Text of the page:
Donald Bren on his love of art
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Donald Bren, head of the Irvine Co. real estate firm, is the wealthiest man in Southern California and one of its more generous philanthropists -– but is also one of its least-known, with a well-established reluctance to talk to the press.
But when he opened up in a series of recent interviews with the Los Angeles Times, one of the surprises was that this 78-year-old businessman has had a serious, personal passion for art for more than six decades.
It dates to his teens, when his stepmother, the Oscar-winning actress Claire Trevor, brought him a signed Matisse poster from a trip to Europe. Trevor was very plugged in to the East Coast art scene when she married Bren’s father, and she knew many artists in the New York School of abstract expressionists. She introduced her stepson to them and their work, creating in him a lifelong love of that period.
“She was interested in all forms of art and she told me, ‘Donald, you have a curiosity about art ... you should broaden that,’” he recalled. “And for a while I didn’t know quite what she meant about that, but she was right. She got me started through art posters and I’d put them up on my wall at college and they’d always brighten my day. That was really the start of my interest in art.”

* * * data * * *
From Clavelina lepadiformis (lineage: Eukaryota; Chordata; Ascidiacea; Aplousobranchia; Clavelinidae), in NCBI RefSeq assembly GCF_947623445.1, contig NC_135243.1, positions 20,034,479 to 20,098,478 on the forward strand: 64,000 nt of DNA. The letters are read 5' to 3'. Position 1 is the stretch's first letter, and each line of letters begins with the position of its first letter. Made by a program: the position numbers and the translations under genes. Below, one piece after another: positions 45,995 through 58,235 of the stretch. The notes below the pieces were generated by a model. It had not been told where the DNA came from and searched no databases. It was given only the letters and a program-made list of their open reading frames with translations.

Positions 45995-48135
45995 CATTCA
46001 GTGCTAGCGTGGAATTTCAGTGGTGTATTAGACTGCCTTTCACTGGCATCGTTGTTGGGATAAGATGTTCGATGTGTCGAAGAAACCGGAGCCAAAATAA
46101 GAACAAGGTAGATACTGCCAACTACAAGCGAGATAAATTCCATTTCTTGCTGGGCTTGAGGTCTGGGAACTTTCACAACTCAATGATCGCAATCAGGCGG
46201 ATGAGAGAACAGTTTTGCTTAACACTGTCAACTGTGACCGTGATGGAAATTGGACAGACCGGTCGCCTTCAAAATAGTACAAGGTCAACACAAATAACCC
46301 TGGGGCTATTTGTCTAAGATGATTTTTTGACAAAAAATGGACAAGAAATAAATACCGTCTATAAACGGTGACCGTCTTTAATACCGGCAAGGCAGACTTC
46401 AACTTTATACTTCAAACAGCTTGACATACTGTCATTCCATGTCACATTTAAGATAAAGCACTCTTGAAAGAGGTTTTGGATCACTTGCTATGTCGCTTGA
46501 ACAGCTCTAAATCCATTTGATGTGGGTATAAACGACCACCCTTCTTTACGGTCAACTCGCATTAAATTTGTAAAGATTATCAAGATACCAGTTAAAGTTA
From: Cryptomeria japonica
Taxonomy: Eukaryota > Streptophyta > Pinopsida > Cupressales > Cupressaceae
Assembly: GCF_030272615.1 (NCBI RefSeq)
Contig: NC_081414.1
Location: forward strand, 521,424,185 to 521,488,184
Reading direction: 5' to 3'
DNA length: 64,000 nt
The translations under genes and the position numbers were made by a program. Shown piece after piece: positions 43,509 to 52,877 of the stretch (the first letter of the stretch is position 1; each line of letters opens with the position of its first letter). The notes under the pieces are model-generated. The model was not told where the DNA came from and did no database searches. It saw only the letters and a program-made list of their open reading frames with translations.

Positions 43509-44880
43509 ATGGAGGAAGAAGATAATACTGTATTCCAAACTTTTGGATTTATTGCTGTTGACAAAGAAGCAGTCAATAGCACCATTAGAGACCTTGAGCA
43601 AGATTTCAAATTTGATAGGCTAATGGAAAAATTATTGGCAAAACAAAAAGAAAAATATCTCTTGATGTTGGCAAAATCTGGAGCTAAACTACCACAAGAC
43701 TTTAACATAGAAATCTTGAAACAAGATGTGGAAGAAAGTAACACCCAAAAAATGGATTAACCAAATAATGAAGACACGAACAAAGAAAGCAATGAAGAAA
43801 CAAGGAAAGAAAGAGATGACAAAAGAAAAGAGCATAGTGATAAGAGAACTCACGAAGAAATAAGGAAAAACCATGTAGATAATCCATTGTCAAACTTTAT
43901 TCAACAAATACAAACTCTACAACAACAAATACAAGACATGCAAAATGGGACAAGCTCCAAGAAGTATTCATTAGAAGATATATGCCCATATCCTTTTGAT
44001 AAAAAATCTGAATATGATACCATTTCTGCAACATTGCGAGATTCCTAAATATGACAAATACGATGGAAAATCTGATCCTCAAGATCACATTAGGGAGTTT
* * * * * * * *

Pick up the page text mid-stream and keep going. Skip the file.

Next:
These days, Bren works with the Orange County Museum of Art and he’s given millions to the Claire Trevor School of the Arts at UC Irvine. He’s also on the board of the Los Angeles County Museum of Art.
“That is a growing museum, and I think this new director is going to take it somewhere,” he says of LACMA and it’s director, Michael Govan. “I think that is going to grow into a true world-class museum. It’s not quite there yet, but it will be.”
Bren’s own collection of art hangs on the walls of his homes and at the Irvine Co. headquarters. Much of it was purchased early in the careers of the painters, and Bren has a particular fondness for work from the 1944-1984 period.
One of his favorites is the late Richard Deibenkorn, a Californian known for his abstract and figurative expressionist work. And in the room where Bren’s top executives meet for a weekly lunch is a large Peter Alexander painting, an aerial view of the approach to LAX.
“I collect a few things,” Bren says, “but what I’ve found is that you simply can’t collect them all. The most important part is having the knowledge and the appreciation.”
-- Scott Kraft